There has been a good deal of concern within the public, the media, and advocacy groups about the Covid-19 outbreak in Region 5. For the provincial leadership team, it was akin to the opposing team hitting a game winning home run in the bottom of the ninth after a stellar pitching duel. It was a big disappointment. And the doctor who was thought to have been the carrier and whose life has been badly scarred will deal with the aftermath for years to come, no doubt.
People had a right to be frightened; it is a wicked virus made even more wicked by the fear that the warnings starting with the WHO and many others in regulatory and advisory roles play. The fear of this awful virus has ensured that businesses closed, that commerce came to a halt, and that our lives have been put on hold as we “stay the blazes home”. And just when we see light at the end of the tunnel and we think we can get back to the golf courses and Tim Hortons, we get broad-sided.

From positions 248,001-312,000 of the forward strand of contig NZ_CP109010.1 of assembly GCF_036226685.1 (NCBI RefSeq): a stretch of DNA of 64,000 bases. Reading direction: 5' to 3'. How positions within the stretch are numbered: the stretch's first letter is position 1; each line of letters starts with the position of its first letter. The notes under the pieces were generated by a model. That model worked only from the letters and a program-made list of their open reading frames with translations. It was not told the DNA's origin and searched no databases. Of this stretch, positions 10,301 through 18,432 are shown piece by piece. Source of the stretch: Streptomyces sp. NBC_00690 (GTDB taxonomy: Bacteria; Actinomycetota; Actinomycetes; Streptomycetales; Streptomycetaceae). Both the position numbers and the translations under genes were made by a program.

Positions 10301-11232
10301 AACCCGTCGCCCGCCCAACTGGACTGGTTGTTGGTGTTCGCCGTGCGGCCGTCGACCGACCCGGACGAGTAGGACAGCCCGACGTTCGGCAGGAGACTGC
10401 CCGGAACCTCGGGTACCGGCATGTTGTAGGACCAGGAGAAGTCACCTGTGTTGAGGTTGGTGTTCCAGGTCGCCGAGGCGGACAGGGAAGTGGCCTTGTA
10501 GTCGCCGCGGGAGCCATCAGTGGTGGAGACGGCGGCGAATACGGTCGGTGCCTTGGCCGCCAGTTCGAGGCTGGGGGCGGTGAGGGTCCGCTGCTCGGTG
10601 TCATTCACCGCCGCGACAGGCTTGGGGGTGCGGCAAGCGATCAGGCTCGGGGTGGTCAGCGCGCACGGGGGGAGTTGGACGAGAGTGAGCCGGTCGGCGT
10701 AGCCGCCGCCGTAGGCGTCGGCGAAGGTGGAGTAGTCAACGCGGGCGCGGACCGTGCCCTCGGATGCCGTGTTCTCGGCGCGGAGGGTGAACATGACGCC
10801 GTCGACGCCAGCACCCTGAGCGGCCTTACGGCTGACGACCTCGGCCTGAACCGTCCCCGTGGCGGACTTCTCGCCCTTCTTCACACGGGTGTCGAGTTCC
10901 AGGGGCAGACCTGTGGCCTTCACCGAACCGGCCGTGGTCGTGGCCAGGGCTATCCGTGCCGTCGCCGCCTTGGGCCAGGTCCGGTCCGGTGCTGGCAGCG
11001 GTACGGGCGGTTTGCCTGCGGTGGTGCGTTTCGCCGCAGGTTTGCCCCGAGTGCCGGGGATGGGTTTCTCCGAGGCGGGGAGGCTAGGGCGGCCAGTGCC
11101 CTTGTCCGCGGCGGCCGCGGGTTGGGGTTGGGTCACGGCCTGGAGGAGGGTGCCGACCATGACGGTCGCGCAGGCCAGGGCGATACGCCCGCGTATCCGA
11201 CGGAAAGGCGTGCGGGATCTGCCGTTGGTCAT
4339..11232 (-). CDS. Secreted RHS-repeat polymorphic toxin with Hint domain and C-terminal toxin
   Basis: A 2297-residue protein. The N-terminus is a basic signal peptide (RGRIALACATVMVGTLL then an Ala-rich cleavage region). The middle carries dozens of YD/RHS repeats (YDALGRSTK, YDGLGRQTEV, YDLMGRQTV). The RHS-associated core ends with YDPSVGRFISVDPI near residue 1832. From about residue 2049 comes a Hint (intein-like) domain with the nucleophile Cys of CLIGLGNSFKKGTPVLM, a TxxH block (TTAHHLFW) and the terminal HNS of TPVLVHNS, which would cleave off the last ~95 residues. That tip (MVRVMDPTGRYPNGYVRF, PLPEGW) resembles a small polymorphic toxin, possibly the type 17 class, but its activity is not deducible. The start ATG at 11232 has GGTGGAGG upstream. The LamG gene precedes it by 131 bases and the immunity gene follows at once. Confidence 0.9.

Somehow the virus found its way into a seniors care facility; this is one that otherwise has enjoyed a solid reputation and the fact that it has been, to this point, the only seniors care facility in New Brunswick with an outbreak could lead the uninformed to yet another level of fear and concern.
Concern is accentuated, of course, as a death is reported. Any death is sad and any death with seniors creates distress for extended families including staff of care homes. Yet this is what seniors care facilities deal with every year. They care for persons who tend to be somewhat fragile with multiple underlying conditions that compromise the body’s ability to ward off attack by viruses and bacteria. Each year, senior facilities are accustomed to the annual flu season that inevitably claims the lives of some seniors and, indeed, claimed 8 seniors in the current season.